Ardroy Outdoor Education Centre wants Fifers to celebrate its 50th anniversary

It is 50 years since Ardroy Outdoor Education Centre first opened its doors in Lochgoilhead.

By Julie Currie
Saturday, 2nd March 2019, 8:07 am
Updated Saturday, 2nd March 2019, 9:17 am
Pupils from Methilhill Primary School enjoy the great outdoors, courtesy of a five day residential visit to Ardroy.
Pupils from Methilhill Primary School enjoy the great outdoors, courtesy of a five day residential visit to Ardroy.

Then funded by Fife Council, it was opened in 1969 by the Lord Lieutenant of Fife, Sir John McWilliam.

It has since welcomed thousands of Fife children through its doors.

Which is why the Ardroy team are hoping readers will share their own centre stories as part of the 50th anniversary celebrations.

Strathallan Primary School pupils are all tied up while learning the power of team work at the outdoor education centre.

See a gallery of Fife pupils at Ardroy here: Gallery: Fife schools at Ardroy as centre marks 50 years

On Thursday, March 28, Fife Provost Jim Leishman, along with centre alumni and P7 pupils from Commercial and Pittencrieff Primary Schools, will also launch a special fundraising campaign in the Glasshouse at Pittencrieff Park.

Ardroy is hoping to replace Heron Block, its original accommodation facility, to ensure it is both fit for the future and that services can be expanded.

David Thorpe, the centre’s manager, explained: “Ardroy has changed very little since 1969, which is why we’re now looking to replace the old accommodation block.

Markinch Primary School pupils explore the great outdoors and take time out for a photo shoot - just as a rainbow frames the shot. Perfect timing!

“It is 50 years old and is coming to the end of its life.

“We can accommodate 48 children in our main building, the Victorian house, while Heron Block currently takes about 26.

“We’d like to increase that to around 40, as well as installing modern shower and toilet facilities, better classroom facilities, a staff room and more meeting rooms. But we need help to achieve that.

“The project will cost in the order of £700,000.

“We will be applying for grant funding from the likes of the lottery and local trusts.

“However, we will also need to fundraise.”

Ardroy no longer receives any national or local authority funding. Due to financial pressures faced by Fife Council, in July 2011 the centre was closed.

But just four months later it reopened – thanks to the passionate support of parents, teachers, staff and politicians who joined forces to take over the centre, running it as a charitable trust and social enterprise.

In the eight years since, Ardroy has gone from strength to strength, expanding its operations to offer outdoor residential experiences not only to Fife schools but also the National Citizen Service, National Deaf Children’s Society and a wide variety of youth groups.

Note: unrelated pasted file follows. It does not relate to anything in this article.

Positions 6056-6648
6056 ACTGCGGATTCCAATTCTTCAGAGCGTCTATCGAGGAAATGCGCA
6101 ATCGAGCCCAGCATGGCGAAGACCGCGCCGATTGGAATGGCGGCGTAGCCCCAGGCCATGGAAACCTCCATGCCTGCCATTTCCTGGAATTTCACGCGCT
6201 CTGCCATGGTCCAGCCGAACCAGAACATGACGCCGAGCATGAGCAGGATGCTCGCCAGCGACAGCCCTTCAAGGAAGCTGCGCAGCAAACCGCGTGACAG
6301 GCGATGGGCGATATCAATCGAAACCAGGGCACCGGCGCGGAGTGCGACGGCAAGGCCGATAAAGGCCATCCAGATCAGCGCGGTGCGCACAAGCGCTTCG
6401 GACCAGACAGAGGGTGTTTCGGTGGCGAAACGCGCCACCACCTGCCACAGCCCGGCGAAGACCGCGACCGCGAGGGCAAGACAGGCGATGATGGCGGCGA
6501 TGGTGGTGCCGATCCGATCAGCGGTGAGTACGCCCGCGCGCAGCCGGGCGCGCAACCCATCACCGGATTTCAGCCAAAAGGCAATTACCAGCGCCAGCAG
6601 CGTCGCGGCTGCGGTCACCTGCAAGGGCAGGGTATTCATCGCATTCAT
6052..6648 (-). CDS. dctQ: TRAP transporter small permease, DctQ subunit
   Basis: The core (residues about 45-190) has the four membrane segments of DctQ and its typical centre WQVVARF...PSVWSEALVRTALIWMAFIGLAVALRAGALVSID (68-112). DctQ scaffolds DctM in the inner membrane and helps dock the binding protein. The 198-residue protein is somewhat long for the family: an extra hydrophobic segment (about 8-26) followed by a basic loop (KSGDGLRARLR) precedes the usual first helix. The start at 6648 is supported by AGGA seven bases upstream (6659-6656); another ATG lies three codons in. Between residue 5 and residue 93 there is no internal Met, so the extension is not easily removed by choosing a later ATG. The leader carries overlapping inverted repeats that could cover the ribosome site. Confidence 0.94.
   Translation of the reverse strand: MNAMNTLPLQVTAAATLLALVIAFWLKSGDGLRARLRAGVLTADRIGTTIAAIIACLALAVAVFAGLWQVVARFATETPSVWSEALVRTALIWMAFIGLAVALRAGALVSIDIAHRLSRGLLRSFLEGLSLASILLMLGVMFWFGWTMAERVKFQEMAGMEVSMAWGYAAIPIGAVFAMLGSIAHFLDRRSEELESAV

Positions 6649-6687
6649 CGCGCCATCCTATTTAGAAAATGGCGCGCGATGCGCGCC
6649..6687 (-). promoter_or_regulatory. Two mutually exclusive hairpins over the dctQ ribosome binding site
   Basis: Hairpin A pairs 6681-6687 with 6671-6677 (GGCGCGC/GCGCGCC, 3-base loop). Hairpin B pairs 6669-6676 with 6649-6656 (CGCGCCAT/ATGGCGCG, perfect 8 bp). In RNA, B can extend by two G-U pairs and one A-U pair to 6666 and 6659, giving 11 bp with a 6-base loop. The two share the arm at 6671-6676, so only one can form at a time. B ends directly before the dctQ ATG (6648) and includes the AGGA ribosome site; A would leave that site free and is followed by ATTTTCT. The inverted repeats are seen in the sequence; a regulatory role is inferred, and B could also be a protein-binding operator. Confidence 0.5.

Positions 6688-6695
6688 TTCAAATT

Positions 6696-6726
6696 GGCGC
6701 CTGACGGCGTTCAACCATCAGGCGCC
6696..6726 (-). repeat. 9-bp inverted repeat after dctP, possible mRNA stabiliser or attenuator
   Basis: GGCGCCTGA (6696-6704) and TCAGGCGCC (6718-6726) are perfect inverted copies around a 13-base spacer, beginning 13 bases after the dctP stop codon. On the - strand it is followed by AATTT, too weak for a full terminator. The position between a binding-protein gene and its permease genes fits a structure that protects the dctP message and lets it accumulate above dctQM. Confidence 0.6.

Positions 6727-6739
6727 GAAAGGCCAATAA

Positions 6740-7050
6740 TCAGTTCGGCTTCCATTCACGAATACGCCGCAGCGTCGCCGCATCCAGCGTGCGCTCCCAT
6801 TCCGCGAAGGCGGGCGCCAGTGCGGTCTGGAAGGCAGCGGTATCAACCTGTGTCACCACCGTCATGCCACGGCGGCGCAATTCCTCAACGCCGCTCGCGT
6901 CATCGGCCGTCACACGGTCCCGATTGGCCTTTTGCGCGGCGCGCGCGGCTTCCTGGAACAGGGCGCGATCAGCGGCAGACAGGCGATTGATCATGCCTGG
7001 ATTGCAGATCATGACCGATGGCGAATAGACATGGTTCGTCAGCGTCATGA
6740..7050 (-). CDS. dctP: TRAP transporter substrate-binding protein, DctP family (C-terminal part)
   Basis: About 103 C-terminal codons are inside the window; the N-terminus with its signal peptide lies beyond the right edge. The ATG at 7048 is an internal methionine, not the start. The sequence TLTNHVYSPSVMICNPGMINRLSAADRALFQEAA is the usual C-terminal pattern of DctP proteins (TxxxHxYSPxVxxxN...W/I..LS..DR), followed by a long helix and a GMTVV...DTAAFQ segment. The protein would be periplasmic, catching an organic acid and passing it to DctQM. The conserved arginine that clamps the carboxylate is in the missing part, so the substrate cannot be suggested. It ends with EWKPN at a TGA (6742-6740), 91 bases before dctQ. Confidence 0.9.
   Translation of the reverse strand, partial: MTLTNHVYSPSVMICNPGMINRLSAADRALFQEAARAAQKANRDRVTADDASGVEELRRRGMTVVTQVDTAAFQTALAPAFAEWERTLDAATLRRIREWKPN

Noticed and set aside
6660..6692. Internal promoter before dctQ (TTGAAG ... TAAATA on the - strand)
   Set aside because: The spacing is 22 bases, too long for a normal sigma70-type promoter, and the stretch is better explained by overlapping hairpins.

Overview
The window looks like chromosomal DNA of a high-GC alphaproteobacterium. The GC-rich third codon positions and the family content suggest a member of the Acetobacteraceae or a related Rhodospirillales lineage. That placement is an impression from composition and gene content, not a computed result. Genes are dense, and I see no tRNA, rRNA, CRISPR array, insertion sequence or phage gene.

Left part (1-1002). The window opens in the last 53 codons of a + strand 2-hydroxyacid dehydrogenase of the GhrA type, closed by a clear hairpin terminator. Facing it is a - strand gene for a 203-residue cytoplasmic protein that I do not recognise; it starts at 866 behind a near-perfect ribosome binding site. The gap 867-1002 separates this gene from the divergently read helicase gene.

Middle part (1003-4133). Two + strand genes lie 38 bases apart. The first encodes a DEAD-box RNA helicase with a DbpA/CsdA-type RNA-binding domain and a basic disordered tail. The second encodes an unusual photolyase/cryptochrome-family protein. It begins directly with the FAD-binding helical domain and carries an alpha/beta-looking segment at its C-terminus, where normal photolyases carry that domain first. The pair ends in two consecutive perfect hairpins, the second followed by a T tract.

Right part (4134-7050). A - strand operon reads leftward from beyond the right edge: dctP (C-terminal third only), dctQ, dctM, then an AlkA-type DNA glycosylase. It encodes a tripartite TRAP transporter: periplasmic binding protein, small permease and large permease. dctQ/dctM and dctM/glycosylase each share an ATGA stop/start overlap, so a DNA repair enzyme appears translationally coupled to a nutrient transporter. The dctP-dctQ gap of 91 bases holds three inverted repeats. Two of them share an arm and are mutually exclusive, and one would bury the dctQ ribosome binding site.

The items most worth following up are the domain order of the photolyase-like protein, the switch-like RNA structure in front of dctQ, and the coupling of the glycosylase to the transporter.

In the future, it is also planning to team up with children’s charities to work with families who require additional support.

But that all hangs on getting the funding.

David explained: “To continue to sustain and improve what we do for future generations, we need to replace Heron Block.

“The aim is to demolish the existing building and replace it with a new two-storey Pine Marten Block, housing dormitories which can also be adapted into family units.

“We’re in discussions with a children’s charity at the moment and we want to start working with them.

“But we need to have the proper facilities in place to enable us to do that.”

Ardroy has been welcoming Fife youngsters since 1969, with an average of 3000 children visiting every year – more thant 2000 of those from across Fife.

The schools have little doubt of the benefits – and the bookings prove that.

David said: “We have an excellent relationship with around 60 schools in Fife and we’re actually now booked up until 2021.

“To be booked so far in advance is quite unusual in the outdoor education world but I think that speaks to the loyalty of our local schools and the quality of the work we do here.

“More than 100,000 children over the years have enjoyed memorable experiences here at Ardroy.

“And we want our alumni to share those memories as part of our 50th anniversary celebrations.”

While the social media outlet for those memories is still being developed, My Ardroy Story will also be launched on March 28.

David added: “The current team is incredibly proud to be continuing to deliver life-changing experiences through residential learning in the outdoors, 50 years on from when the centre opened.

“But this is a milestone year for us and we want the people who have been part of our story to share in the anniversary celebrations.”

Usually run as a five-day residential course, outdoor education programmes include canoeing, climbing, abseiling, gorge walking and woodland skills – reviewed at the end of each day.

The centre supports young people to learn new skills, both as individuals and team members, which helps to prepare them for life’s big adventures.

For more information visit or via social media channels @ArdroyOEC.